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Books read, late December

Elizabeth Bear, One-Eyed Jack. This is the Promethean Age book without an “And” in the title. It’s full of the Matter of Vegas, and full of sidelong cultural references that clarify themselves if you don’t get them the first time. The cultural myths touched on here aren’t my personal myths, but they’re still well-handled.

Mary Beard, Pompeii: The Life of a Roman Town. Lots of stuff about Pompeii and what we know about it pre-lava. The factoid that will haunt my mental nostrils is that they had an amphitheater/coliseum that seated 20K people, and archaeologists have not yet found any trace of any latrines whatsoever, so–20K people using the stairs and corridors. Aughhhhh Rome.

Tobias S. Buckell, Mitigated Futures. Kindle. This is a very well-chosen title. The futures Buckell portrays in these stories are alarming in spots, but never overwhelming. There’s always a human note–not always hope, but at least one of its cousins–to temper the rough spots.

Sean B. Carroll, Brave Genius: A Scientist, a Philosopher, and Their Daring Adventures from the French Resistance to the Nobel Prize. This is about Monod and Camus, at the beginning and at the end. In the middle it’s substantially about the French Resistance, to the point where I shelved it with WWII history when I was finished. Carroll is a biologist I saw at Nobel Conference this fall, so I was excited to have his latest book. Readable and interesting, and I was not particularly interested in Camus, going in.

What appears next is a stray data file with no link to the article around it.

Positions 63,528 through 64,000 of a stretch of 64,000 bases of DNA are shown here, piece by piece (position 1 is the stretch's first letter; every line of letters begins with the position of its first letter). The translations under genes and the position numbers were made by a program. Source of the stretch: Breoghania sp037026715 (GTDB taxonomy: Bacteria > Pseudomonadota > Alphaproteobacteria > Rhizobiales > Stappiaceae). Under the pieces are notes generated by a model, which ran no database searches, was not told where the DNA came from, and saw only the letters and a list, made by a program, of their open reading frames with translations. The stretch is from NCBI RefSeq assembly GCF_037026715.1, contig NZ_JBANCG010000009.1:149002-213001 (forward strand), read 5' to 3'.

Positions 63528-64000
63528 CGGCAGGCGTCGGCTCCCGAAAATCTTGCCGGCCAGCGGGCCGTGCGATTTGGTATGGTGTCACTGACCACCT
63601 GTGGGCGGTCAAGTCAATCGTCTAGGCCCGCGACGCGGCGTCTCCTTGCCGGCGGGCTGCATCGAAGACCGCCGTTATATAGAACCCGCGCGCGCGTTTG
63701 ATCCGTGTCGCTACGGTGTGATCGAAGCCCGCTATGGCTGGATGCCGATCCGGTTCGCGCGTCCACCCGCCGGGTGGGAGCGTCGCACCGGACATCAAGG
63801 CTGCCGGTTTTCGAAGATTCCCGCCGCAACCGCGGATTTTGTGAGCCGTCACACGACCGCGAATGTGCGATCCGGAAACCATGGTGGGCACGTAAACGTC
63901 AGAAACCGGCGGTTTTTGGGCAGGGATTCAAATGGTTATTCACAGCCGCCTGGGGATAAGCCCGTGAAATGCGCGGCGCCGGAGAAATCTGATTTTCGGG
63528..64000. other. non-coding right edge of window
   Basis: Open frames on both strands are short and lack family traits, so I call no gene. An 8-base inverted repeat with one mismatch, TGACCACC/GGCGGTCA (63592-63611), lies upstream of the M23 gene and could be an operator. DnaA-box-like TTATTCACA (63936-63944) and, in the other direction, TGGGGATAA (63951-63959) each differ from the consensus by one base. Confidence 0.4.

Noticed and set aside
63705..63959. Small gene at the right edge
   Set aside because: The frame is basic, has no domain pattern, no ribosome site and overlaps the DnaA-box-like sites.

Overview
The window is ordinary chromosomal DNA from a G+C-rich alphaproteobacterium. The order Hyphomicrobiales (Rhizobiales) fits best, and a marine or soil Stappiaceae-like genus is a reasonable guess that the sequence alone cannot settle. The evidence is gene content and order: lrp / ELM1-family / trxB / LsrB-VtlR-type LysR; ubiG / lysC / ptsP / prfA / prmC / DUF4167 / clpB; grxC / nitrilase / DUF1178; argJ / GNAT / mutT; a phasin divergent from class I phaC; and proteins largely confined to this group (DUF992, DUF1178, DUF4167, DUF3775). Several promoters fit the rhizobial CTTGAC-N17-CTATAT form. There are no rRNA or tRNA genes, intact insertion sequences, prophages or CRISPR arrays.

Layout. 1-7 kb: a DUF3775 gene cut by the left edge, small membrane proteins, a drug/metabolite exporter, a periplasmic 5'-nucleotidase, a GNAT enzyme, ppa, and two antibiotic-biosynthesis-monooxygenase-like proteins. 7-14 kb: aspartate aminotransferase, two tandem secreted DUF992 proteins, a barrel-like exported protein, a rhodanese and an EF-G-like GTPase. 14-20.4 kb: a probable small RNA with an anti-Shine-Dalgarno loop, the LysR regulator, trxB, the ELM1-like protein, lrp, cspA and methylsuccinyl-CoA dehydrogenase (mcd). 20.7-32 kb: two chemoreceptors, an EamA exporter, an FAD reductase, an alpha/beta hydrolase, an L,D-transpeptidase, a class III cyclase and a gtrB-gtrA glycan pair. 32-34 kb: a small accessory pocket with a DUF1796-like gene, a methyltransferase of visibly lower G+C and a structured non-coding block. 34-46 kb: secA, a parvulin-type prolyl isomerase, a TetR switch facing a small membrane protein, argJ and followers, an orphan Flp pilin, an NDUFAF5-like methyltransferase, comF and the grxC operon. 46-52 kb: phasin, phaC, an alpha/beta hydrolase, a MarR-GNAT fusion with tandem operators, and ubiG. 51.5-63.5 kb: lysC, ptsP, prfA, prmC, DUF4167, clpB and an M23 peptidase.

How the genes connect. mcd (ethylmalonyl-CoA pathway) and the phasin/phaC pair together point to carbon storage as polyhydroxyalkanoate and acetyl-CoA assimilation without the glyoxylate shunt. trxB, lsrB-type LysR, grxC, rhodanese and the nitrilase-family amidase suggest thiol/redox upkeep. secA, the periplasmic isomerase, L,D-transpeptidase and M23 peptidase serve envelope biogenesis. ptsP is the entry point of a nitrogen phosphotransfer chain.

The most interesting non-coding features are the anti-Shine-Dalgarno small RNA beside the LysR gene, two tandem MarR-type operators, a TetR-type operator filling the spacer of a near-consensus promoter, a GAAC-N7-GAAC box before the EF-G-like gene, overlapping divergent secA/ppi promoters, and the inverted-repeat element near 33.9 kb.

Peter Dickinson, Inside Grandad. Kindle. I am so glad that Jo warned me what kind of book this is when she recommended it, so that I made sure I could read it when I was going to see Mark’s grandpa and could get a hug from him. This is the incredibly well-done story of a boy coping with his grandfather’s stroke. If you’re a person who has had a grandparent who was really, truly central to your life, this is a book that understands that down to the very finest details–and also understands what it’s like for that person to be old and dying. Some kinds of understanding are both needed and difficult, and this is one of them: I always want more grandparent books, but in this case I wouldn’t have wanted to read it without Grandpa Lyzenga or Uncle Phil around imminently, since Grandpa can’t be. So hard, so good.